A Greek Man at Philates, 10-14 August 1856. Guy Peppiatt Fine Art.
13th August 1856, Philates, opposite Corfû
—Here is a novelty for you!! When I came to town I went to stay a day or 2 with Frank L. till my rooms could be cleared properly. And, as my big canvasses had not come, I made
up my mind to see a little bit more of the world before working hard again. F. Lushington & Col. & Mrs Ormsby  were to go on the 7th to Délvino—so I agreed to join them, as I had never seen that part of Albania—& then,
I planned to go to Janina, & if possible on to the long desired Mount Athos,—so as to return to Corfu as early as possible in Sept. Now you are to be clear that in these days things are not as they were in 1848: we now have consuls at many
places, & although I take a bed & cooking things—yet I shall want them but little. Our yacht trip over to Sta. Quarantina was delightful—-& for once I am beginning to like yachts—at least, the little Midge. On the
8th the Ormsbys, Frank & I, went early to Délvino—which is immensely picturesque; it seemed odd enough to come all at once again into the use of divans & round tables & cross legs! But the wonderful picturesqueness of Albania
is as new & beautiful as ever—& after the eternal, though lovely olives of Corfu—I must say we, F. & I—found it very refreshing.
On the 9th we returned to the coast, & there Col. & Mrs O. left us, & we 2 ran
down in the Midge to Scala Saiada where early on the 10th we landed, taking also my man Giorgio & my luggage. We were soon at this place [Philátes], & well lodged in the house of Jaffier Pasha —& how I wish you could see it!
It is one of those strange all roof & lattice Turk houses, enclosed in a court with high walls & towers; the walls are black with jackdaws, & the towers white with storks who clatter as of old. I am sorry to tell you that in the afternoon
I had a baddish fall—down a flight of stone stairs; the matter might have been serious, but happily I broke no bones,—though I did not feel able to move for travelling until after a good rest. So I have stayed here through the 11th–12th
&13th—& tomorrow I shall go as far as Keramítza on my way to Janina, but if I find the least chance of my being unwell—shall return to Corfû at once—which I can see from the hills close by. My going on to Athos
depends on that & also on what I may hear when I get to Sigr. Damaschino’s, our Consul at Janina, where I shall also find Mr Saunders . I certainly should like to see the wonderful & beautiful Athos—& this is the 3rd
time of trying. [ . . . ]
I am much better today—indeed well—and the journey is only of 5 hours tomorrow, to begin with. I find all the difference in the world here from being able to speak—(even as little as I do)—in
Greek. Giorgio speaks Albanian also, so we do very well. I find him an excellent, active, and quiet servant, thus far. [. . . ]
I will get you some embroidery, or somewhat, from Janina. Meanwhile I will write to you from there, and from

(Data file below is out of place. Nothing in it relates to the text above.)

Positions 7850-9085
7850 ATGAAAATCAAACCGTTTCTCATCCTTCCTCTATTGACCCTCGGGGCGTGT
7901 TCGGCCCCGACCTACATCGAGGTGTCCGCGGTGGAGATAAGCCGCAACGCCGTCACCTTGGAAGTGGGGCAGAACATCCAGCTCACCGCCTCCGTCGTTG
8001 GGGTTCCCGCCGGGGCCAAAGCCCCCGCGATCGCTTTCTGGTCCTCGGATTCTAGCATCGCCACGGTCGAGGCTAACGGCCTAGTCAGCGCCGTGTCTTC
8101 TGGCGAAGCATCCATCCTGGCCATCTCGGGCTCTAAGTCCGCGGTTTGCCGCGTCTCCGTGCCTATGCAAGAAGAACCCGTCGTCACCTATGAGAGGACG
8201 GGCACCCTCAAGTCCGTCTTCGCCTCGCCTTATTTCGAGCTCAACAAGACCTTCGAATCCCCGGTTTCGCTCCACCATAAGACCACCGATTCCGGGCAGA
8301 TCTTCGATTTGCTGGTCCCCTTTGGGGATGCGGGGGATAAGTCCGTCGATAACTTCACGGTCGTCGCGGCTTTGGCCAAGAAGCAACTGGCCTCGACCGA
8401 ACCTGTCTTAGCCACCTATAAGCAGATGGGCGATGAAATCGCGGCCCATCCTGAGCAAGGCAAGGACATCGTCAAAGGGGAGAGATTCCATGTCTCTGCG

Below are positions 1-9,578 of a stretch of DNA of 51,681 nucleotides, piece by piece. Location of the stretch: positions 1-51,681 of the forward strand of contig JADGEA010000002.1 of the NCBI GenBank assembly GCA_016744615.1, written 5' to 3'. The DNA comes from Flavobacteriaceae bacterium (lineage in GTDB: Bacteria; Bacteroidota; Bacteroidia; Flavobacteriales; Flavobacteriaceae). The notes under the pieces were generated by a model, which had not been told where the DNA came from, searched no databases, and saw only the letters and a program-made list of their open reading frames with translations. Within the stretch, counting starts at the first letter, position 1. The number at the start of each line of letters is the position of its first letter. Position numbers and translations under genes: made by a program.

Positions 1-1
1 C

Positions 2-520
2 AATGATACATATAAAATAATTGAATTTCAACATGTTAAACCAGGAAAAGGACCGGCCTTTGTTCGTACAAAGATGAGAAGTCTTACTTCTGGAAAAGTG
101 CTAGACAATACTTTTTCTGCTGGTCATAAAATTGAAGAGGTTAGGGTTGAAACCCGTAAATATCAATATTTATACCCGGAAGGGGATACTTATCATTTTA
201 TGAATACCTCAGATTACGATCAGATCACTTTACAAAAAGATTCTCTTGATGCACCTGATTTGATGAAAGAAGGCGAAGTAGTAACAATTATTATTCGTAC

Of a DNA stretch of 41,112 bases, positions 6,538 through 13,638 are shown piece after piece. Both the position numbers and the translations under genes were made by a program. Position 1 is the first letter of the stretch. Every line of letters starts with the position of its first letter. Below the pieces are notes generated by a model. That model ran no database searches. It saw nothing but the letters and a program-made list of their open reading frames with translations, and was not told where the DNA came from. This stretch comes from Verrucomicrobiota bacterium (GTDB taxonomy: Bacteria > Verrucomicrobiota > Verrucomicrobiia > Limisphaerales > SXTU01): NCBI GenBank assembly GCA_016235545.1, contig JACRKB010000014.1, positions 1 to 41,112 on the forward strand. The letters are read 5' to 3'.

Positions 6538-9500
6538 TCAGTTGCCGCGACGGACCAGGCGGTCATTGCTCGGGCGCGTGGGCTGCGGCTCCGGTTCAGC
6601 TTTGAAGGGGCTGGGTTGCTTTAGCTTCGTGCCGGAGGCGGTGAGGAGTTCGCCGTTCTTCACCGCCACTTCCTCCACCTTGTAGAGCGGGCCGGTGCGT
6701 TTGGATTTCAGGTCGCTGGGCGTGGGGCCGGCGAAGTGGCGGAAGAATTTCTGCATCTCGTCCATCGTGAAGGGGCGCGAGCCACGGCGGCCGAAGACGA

Lárissa, and Salonika—if I ever go there—so you will know all my doings regularly enough.
August 21st 1856, Larissa
My dear Ann,
I shall begin a letter to you here, hoping to send it to you from Saloniki, where I trust to be in a few
days. So far my journey has been very prosperous, but as I sit in a beautiful room at the English Consul’s house here, with sofas all round the walls, matting on the floor, & painted ceilings, & look out on a little court yard where 2 tame
cranes are walking up & down—I cannot but think how much easier it is to travel in these parts now than it was in 1848. Moreover, I believe the race of dogs which used to rush & rage & bark are civilised & changed also—or
dead—the result being the same, that I have not been bothered by them at all. I sent you a little letter on the 13th from Philátes,—so I knew you would like to know how I was getting on, & that you would like a short note better
On the 14th I started for Janina,—Col. Ormsby not having come,—with Giorgio alone: unluckily we had a bad muleteer who would not stop when he was told, & who put us to great inconvenience. He would not go the direct
road to Janina—for some reasons of his own, so we were far off at sunset—but as he was crossing a river—(& we found afterwards that he did so to avoid the Bridge toll  for his horses)—some Guards seized on us all in a bunch—&
a pretty fuss there was! My passport &letters were enough to ensure me being taken on to the next village—but our muleman was tied & taken off,—very properly—to be punished. Next day 15th we got to Janina, & here I
had a comfortable rest in Mr Damaschino’s house, our Consul. There has been a great fire lately at Janina,—but it has not injured the general outline of the city, & I think that the scene of the Citadel, Lake & mountains, is really one
of the grandest & most beautiful I ever saw; so much so that I believe I shall make it the subject of one of my large canvasses during next winter. From Janina, we came by the Mézzovo Pass road—Malakássi,—the Metéora
Monastery, &Trícala to this place, where I arrived last night. Certainly the wet days of Thessaly in 1849 are not repeated now!—there is no colour in sky & earth but blue, pink, & bright yellow—the latter being all the
plains—now stubble. I thought as I entered last night, that Olympus & Ossa seemed as if made of rose colour & lilac velvet, the bright white minarets of Lárissa like tall silver or diamond lights—& all the earth, as the
sun set pure orange gold. I set off today on my pilgrimage to the Holy Mountain (which I hope to see afar off tomorrow) & sleep at Tempe—going on to Platamóna etc. When we were coming down the plain of the Salympria [Pinaeus],
near Trícala— what do you think we met? Why, 2,500 mules!—all carrying corn. I never saw so many mules in my life—all going one by one—& I thought the world was gradually turning wholly into mules. Meeting
them when we did, was a piece of great good fortune,—for on the Mézzovo Pass there are many points where only one beast can pass at a time, & you have to wait to meet in a wider place: but as 2,500 mules could not go back for 2 or 3, there